Dealing with legacy systems

The control system in a factory is what a motor is to a car, and when something is amiss, the systems integrator will analyse, design, fit and test, to make sure the system is better than ever and raring to go

However, there's a topic that we're finding crops up time and again. Here Nick Boughton, sales manager at Boulting Technology, discusses best practice for obsolescence management from a systems integrator point of view.

The debate between upgrade versus repair is by no means a new one, but it has become prevalent as most industries look to squeeze margins. Certain sectors have long had to carefully manage obsolescence because of their delicate nature. For example, pharmaceuticals manufacturing is well known for being heavily regulated and so sourcing spare parts instead of committing to a systems upgrade generally means saving time, money and a whole lot of paperwork.

For a start, not everyone has the luxury of being able to afford a complete upgrade. On the flip side of the coin, not everyone has the choice of relying on spares. No matter what the client chooses, the role of a systems integrator is to complete the job to the highest standard using the tools available to us.

Every job is different and usually comes with its own unique challenges that determine whether an upgrade is even possible. For example, Boulting Technology was recently called out to a factory manufacturing glass bottles to update the control system for its production process.

The interesting thing about this job was that in the process, a kiln was automatically fed broken glass every 5 hours to keep it alive and to keep the production line moving. If the conveyor feeding glass into the kiln stopped and the oven cooled, the kiln would no longer be in a working condition. It was imperative for us to work around the issue.

If we return to the car metaphor, we had to remove the old engine and replace it with a new one, but keep the wheels turning at all times. We achieved this by implementing the new control system in phases and ensuring that a motor was running the conveyor at all times.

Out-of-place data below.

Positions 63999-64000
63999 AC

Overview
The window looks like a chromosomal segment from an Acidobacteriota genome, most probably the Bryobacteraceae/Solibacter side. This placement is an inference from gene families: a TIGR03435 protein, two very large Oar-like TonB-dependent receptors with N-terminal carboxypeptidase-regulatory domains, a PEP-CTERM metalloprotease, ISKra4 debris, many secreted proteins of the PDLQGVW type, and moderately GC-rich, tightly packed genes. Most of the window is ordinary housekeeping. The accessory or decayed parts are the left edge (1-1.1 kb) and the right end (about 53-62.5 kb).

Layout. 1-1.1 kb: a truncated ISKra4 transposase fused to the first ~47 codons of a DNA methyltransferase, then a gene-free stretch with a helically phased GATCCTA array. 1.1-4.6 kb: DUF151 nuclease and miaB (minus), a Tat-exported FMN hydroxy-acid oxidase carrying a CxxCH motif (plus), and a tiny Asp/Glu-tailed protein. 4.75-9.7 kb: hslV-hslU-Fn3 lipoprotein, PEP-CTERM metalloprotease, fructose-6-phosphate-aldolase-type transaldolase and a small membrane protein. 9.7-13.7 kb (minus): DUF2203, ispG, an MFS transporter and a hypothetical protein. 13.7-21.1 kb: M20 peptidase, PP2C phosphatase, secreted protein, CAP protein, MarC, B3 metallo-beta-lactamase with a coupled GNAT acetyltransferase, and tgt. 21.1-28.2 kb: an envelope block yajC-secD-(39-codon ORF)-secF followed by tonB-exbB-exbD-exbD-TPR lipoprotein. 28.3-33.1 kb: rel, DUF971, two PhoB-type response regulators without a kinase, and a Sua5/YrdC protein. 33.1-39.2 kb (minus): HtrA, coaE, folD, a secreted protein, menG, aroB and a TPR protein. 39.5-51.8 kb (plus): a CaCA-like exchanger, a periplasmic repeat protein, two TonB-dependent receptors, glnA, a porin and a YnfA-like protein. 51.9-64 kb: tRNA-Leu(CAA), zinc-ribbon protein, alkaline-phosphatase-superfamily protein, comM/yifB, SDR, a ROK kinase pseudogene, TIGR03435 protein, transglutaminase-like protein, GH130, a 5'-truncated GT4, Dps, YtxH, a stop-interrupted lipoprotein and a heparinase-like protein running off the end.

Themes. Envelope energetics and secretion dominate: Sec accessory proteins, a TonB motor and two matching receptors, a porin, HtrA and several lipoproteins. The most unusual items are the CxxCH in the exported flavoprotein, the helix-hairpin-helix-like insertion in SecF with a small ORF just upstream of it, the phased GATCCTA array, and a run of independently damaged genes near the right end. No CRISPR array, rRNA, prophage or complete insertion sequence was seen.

In this case a complete upgrade was not plausible because of the nature of continuous production, which just goes to show that sometimes the choice is taken out of the hands of the client altogether.

Downtime is the dreaded risk when companies decide either to upgrade or make do and source spares. In an automotive manufacturing plant, one minute of downtime costs on average $30,000. If production goes down for a couple of hours, the company loses just over $3.5 million.

The correct answer for whether upgrading is better than like-for-like replacing really varies from job to job and in most cases the two solutions need to be used in parallel. The more planning, surveying, risk analysis done by a company, the easier it is to cope with a problem when it inevitably occurs.

It should be noted there is an extent to both methods. Upgrading every time a more efficient system is identified would mean bankruptcy, based on the innovations in automation at the moment, whereas solely relying on legacy systems risks large failures and prolonged periods of downtime. Ultimately, the end goal is to find a harmony between the two, in order for factories to run like a dream.

Companies